When dealing with whoever invited you to speak, be respectful and vague. Say things like, “I will try to incorporate that,” or “Let me see what I can do about including that perspective.” Don’t argue with their requests (you will get nowhere); don’t point out how absurd it is for them to give you last-minute instructions (they don’t care); and don’t agree to change your speech. Listen respectfully, and then do what you think is best, which will probably be to make very small changes, if any.
Step Two: Trust Yourself
When you feel off balance before a presentation, DIG DEEP to find trust in yourself and confidence in your professional skills. Remember that your talk is composed of things that you’ve learned while living your life and doing your job. It isn’t some bizarre activity that’s disconnected from everything else; your speech is an extension of things that you think and do every day.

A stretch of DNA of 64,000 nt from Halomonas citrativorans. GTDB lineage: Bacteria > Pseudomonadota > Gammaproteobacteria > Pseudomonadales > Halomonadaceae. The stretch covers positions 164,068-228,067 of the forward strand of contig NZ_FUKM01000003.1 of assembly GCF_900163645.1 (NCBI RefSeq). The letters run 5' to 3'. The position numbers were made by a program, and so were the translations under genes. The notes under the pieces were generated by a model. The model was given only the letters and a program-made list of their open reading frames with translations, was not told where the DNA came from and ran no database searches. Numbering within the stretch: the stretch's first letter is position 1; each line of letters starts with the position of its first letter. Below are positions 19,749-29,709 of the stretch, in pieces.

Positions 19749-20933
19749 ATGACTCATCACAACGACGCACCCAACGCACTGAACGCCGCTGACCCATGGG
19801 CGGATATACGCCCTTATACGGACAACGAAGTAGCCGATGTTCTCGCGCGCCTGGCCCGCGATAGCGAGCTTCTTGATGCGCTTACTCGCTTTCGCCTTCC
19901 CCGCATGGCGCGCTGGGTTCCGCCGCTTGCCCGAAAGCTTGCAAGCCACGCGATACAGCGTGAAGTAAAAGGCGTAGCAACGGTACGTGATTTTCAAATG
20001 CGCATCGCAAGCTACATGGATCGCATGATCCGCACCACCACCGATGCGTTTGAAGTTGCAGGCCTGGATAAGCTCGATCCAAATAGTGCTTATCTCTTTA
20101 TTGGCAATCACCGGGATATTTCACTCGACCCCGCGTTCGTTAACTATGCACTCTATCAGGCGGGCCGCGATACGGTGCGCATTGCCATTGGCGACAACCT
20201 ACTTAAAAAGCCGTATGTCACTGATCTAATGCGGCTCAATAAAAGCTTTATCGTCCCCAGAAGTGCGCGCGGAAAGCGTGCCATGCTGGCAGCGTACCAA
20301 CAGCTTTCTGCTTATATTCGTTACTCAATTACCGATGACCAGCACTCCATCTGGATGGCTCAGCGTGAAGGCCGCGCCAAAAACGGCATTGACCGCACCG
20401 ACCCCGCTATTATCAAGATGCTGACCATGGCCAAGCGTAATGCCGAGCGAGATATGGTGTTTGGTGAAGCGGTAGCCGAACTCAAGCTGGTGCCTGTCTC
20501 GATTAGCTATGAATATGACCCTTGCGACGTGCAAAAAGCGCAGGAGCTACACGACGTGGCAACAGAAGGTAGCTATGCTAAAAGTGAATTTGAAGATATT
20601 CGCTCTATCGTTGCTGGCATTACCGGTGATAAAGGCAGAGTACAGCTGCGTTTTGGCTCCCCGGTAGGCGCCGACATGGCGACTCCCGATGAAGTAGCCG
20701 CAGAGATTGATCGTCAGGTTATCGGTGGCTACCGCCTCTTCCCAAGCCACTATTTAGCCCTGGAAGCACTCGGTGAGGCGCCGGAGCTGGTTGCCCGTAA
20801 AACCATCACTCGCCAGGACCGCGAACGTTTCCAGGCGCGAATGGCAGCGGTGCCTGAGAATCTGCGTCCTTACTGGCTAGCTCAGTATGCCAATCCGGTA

Don’t get caught up in things like “giving a good speech” or “being an expert” or “impressing the audience,” because those things are all illusions. What’s REAL is that you have interesting things to say to people who want to hear them.
So give yourself permission to say those interesting things. Not as some theoretically perfect and perfectly-prepared speaker, but as the deserving, thoughtful person that you are right now. Only when you trust yourself will you find the calm you need to enjoy this experience.
Step Three: Follow These Links for Additional Strategies
When You Ask for What You Want, You’re Starting a Negotiation!
You’re not asking for a favor.
You’re not a supplicant, in a one-down position.
Instead, you’re opening a conversation — a negotiation — so that you and the person you’re talking to can find common ground between what they want and what you want.